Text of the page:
Real estate guru Andrew Rumbles crunches the numbers and says having goals, commitment, and a bit of compromise is the best way towards buying your first home.
So you think it might be time you bought a house. But, you live in Auckland.
I have two questions for you. First do you want to live in this house? Second, do you just want to get a foot on the property ladder and would be happy to own something, somewhere, with tenants covering the mortgage? Once you are clear about what kind of home ownership you can make work, you then need to clarify where. An investment could be anywhere that is reasonable driving distance from where you are living.
Jonno Ingerson, Head of Research at Core Logic NZ has crunched the ownership data and confirms that Auckland investors are buying in Whangarei, Hamilton and Rotorua in noticeable numbers. Tauranga and Napier are mostly seeing Aucklander’s who are moving home, many for retirement reasons. With living costs sky rocketing in Auckland and other city centres, a recent express poll revealed that one third of GLBT people struggle to meet their weekly rent and living expenses, with most of these being renters. Ellie Porteous of GJ Gardner Homes says that now is the time to move from rent to home ownership, with government initiatives being put in place to restrict investment buying and encourage first-time builders and buyers.
Realestate.co.nz CEO Brendon Skipper reports that the average yield or return on the theoretical Auckland house, where the average price is $888,943, is only 3.18%. Nationally it is 3.96%, but you could get a return of 7.32% in Otago. But before you rush off to be a provincial landlord, do remember what you might miss out on if not invested in the Auckland market. Yep, capital gain. This is a game of trade-offs. And an out of town rental is probably going to be less stressful if you employ a professional property manager. Although with all the risks and legal issues with tenancy this is probably always a good idea.
It has always been hard to buy your first home. My parents built their own with a brother’s help in the early 60s. The furniture was all hand-me-downs with beer crates allegedly used as dining chairs for the first few weeks. My first home was a three bedroom cottage with a fake wood veneer hallway in Dunedin, purchased in 1993 for $69,000. Eighteen months later that was traded for a one bedroom flat in Auckland’s Ellerslie for $104,000.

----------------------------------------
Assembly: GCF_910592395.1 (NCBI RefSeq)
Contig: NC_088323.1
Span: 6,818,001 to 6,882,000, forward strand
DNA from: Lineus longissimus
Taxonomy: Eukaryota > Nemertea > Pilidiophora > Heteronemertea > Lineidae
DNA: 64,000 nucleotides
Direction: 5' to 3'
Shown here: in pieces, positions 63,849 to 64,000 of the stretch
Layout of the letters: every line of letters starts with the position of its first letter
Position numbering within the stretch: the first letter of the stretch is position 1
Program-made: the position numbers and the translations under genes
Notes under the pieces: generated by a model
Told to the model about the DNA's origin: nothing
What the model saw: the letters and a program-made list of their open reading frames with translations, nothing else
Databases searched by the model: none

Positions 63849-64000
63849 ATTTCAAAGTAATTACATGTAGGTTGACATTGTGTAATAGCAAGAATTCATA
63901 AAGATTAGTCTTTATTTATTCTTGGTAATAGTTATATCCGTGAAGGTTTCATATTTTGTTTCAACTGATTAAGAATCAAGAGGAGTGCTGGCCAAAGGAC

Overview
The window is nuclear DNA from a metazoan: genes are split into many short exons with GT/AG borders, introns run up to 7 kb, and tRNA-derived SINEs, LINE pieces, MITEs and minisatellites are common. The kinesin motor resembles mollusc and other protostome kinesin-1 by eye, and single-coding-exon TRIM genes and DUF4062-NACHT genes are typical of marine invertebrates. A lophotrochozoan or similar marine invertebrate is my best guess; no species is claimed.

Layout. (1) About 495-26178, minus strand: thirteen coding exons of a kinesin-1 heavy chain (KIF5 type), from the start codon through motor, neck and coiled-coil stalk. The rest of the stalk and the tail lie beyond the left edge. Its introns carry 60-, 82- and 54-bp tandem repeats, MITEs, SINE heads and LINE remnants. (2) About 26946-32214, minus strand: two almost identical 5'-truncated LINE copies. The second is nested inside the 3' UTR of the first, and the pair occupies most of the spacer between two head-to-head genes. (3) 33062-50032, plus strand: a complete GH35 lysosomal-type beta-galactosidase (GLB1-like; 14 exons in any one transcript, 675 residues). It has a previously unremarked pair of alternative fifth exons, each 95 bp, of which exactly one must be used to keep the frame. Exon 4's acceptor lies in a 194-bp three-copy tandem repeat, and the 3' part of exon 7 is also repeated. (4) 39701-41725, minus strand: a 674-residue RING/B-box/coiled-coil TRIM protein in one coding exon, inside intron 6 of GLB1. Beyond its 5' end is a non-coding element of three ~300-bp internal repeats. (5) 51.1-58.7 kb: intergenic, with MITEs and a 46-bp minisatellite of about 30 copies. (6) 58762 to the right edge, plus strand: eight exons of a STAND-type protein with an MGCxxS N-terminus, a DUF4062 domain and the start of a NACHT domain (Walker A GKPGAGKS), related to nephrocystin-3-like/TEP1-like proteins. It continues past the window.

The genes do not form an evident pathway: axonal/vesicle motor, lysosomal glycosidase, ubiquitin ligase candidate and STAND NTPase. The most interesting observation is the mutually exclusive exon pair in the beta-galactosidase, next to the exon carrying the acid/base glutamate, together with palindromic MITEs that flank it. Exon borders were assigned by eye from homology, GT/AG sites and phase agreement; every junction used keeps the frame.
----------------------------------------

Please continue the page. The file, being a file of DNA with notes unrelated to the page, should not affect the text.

For a younger person today can a house be afforded simply by forgoing new and expensive furniture and gadgets? Will dropping the daily flat white make it possible to buy? Maybe it will. But if buying in Auckland is more like dropping your weekly food budget, maybe a house in the provinces is a more achievable start.
The market has been soaring ever higher. What will make it change? Ingerson says that he sees the migration flows to a future better economy in Australia as a trigger that will change demand and prices in Auckland. This is predicted to occur in the next three to four years. Greg Lockhart from Lockhart Mortgages sees the pressure the Reserve Bank wants to exert on debt to income ratios as a likely trigger that will soften prices. Also our main banks have joined their Australian parents in the policy of ignoring offshore income when assessing whether or not to lend on property purchases in New Zealand. This applies to foreign nationals and expat Kiwi’s alike.
What if you don’t want to be renting in Auckland, while being a landlord in the Waikato? Should you buy an apartment? There are some great developments out there. Most real estate companies sell apartments off the plans. This is where you pay a deposit into a trust account for a specific apartment at today’s price and in two years or so, you pay the balance and move in. Sugartree, Ockham and Conrad Properties are a few of the bigger operators in this area. The downside is that the banks currently require you to have 50 to 60% of the purchase price in cash at the time of settlement. Historically some older apartments have also been smaller than the lending rules allow. And in two years’ time when you actually need to take out your mortgage the rules may have changed again.
So there is lots to think about. Don’t be discouraged. Set a goal. Make friends with a real estate salesperson who works in the area you would like to buy. Seek advice from a mortgage broker and maybe cut back on those flat whites. It can be done!